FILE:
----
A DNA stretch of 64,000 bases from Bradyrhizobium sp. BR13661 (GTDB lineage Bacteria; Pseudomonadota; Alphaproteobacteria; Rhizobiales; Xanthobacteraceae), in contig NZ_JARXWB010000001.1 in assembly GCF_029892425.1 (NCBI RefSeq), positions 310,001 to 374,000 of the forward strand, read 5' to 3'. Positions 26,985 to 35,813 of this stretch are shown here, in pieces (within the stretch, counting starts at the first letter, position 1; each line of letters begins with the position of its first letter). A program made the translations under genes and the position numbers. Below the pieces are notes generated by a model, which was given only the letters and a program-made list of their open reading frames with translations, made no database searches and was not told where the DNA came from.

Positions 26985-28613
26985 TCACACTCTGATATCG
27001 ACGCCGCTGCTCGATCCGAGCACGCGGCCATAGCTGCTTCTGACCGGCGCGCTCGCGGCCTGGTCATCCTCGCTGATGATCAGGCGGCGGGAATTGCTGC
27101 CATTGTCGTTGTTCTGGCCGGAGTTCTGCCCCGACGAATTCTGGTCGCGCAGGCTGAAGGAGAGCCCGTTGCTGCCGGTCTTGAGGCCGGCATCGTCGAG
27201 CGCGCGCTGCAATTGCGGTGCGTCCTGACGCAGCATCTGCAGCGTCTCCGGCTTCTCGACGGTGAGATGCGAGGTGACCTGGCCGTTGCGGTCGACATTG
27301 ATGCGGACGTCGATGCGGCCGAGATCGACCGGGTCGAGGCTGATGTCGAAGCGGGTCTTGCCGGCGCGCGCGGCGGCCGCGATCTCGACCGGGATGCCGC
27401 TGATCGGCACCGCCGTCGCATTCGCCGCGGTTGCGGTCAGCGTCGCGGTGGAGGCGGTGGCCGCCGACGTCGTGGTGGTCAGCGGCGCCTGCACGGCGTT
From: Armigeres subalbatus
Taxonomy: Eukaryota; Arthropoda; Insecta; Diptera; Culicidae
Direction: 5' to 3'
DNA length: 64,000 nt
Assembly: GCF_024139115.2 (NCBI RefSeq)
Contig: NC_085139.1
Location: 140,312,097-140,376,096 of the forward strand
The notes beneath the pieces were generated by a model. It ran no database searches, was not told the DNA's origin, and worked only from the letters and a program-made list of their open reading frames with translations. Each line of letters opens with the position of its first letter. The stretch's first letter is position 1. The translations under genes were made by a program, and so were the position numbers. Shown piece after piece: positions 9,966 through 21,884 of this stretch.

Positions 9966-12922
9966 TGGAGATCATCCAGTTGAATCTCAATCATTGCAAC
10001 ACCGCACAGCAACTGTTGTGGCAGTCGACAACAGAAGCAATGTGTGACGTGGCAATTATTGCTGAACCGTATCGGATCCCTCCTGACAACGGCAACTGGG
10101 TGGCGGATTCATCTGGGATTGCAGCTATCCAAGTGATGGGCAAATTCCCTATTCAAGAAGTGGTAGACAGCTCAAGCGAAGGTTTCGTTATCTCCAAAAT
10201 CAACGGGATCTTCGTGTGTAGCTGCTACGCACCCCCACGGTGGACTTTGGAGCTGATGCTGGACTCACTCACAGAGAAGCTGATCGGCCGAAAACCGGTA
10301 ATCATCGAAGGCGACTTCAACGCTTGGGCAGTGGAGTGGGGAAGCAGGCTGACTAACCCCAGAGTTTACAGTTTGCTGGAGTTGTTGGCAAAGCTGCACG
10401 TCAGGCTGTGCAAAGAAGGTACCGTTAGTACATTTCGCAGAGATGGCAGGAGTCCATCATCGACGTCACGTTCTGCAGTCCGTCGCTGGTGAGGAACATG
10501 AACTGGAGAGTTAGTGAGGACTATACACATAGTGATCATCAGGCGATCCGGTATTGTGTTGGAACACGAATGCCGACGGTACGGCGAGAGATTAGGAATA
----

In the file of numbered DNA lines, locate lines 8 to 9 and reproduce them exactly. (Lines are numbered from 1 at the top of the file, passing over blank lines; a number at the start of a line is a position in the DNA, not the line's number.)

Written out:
27401 TGATCGGCACCGCCGTCGCATTCGCCGCGGTTGCGGTCAGCGTCGCGGTGGAGGCGGTGGCCGCCGACGTCGTGGTGGTCAGCGGCGCCTGCACGGCGTT
From: Armigeres subalbatus